Some new research by iSuppli has an interesting implication–sparked by the iPhone’s innovations, accelerometers are going to be the thing to have in cell phones over the next year. In fact, one in three phones will have them.
The tiny semiconductor accelerometers are based on Microelectromechanical Systems technology, and they’re responsible for the physical gesture-based features of the iPhone like automatic landscape/portrait detection and the “shake to undo” ability in the new iPhone firmware. But MEMS accelerometers are also used in car airbag systems, in devices like the Amazon Kindle to detect its orientation, and in the Wiimote as a sophisticated motion-detector system for gaming–a use that’s revolutionized console gaming, and spawned clones.
According to iSuppli, the trend of including accelerometers in smartphones and simpler devices is only going to increase. It’s pretty obvious, given that Palm’s Pre has one, along with HTC’s recent Android phones. But actually Sony Ericsson is a chief suspect in this, since 18 out of its 19 new phones have the capability, while apparently LG and Samsung are also thinking the same way.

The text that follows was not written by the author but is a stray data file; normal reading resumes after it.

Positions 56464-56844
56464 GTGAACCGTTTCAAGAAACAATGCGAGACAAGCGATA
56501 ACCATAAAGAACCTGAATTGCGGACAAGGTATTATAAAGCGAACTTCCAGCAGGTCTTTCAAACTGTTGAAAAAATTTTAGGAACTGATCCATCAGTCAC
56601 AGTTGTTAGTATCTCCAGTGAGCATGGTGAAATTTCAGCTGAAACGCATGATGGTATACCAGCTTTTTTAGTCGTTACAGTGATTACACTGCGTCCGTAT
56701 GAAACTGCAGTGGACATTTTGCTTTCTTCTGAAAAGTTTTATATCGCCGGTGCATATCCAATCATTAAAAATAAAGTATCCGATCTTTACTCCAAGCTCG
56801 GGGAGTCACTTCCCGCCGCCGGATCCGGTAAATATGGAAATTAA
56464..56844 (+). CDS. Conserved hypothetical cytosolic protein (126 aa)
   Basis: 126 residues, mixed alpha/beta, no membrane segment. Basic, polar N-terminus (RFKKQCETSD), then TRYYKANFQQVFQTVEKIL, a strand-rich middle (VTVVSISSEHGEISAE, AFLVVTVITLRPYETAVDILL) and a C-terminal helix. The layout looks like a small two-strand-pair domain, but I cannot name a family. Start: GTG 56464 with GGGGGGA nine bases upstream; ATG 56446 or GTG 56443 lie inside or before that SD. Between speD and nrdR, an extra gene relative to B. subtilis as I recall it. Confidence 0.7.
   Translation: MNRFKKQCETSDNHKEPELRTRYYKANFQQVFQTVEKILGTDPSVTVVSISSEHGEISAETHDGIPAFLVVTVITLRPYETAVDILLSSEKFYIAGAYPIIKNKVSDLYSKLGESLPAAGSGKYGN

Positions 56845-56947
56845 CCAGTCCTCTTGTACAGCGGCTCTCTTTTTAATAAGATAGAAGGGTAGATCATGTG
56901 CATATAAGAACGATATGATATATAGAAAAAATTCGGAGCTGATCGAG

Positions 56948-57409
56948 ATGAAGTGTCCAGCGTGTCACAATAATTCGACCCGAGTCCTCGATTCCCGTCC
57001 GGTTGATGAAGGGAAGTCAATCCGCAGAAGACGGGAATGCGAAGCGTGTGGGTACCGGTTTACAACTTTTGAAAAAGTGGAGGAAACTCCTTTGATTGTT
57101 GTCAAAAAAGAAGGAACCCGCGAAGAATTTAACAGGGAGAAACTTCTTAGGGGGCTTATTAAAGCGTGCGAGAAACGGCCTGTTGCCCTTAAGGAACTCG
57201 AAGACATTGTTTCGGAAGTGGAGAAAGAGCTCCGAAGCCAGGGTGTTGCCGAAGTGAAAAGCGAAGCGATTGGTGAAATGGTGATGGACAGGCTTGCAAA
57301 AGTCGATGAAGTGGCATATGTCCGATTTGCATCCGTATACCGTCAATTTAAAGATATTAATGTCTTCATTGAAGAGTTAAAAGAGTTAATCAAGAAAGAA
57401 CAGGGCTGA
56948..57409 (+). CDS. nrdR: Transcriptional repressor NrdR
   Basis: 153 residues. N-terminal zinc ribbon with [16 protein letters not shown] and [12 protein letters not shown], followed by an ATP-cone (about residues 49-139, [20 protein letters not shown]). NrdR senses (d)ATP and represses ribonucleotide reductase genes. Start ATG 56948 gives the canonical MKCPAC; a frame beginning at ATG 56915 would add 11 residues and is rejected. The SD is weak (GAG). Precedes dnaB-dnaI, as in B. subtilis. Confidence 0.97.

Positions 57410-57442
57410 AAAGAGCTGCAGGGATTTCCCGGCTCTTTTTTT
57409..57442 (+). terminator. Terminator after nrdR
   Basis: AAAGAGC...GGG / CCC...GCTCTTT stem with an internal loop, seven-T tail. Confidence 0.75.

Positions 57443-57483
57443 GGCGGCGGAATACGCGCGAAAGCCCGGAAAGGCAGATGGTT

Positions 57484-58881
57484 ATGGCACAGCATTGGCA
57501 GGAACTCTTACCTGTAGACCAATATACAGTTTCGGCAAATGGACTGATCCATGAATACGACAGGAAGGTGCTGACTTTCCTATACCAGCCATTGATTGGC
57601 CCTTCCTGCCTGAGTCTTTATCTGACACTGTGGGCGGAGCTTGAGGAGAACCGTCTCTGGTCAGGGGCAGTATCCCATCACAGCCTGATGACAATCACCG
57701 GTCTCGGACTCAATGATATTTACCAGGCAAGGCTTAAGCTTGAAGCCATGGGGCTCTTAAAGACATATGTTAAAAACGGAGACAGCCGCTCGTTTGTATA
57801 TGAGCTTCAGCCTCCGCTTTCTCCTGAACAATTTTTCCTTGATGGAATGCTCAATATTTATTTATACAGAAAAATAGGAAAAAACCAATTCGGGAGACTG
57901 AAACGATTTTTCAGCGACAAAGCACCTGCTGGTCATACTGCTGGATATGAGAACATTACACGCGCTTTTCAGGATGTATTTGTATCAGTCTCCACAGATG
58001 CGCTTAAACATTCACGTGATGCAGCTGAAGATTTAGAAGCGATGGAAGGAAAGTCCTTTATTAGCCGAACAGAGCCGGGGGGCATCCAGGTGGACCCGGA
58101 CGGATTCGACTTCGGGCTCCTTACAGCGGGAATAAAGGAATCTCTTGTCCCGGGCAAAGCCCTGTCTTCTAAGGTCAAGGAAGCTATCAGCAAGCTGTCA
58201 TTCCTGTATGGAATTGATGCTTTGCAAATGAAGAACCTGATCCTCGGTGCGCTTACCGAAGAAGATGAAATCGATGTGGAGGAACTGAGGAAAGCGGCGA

And, if you think about it, it makes perfect sense. Like the rise of touchscreen technology, which is also expected to become ubiquitous, accelerometers are just one extra way to interact with our sophisticated mobile devices. As they themselves become more powerful, we actually need cleverer ways to interact with them. It’s a future long-predicted in sci-fi, and it’s basically about to become as revolutionary a way to control electronics as the Windows Icons Mice and Pointers technology was when it first appeared. You’d better get used to shaking and wiggling many more digital things.
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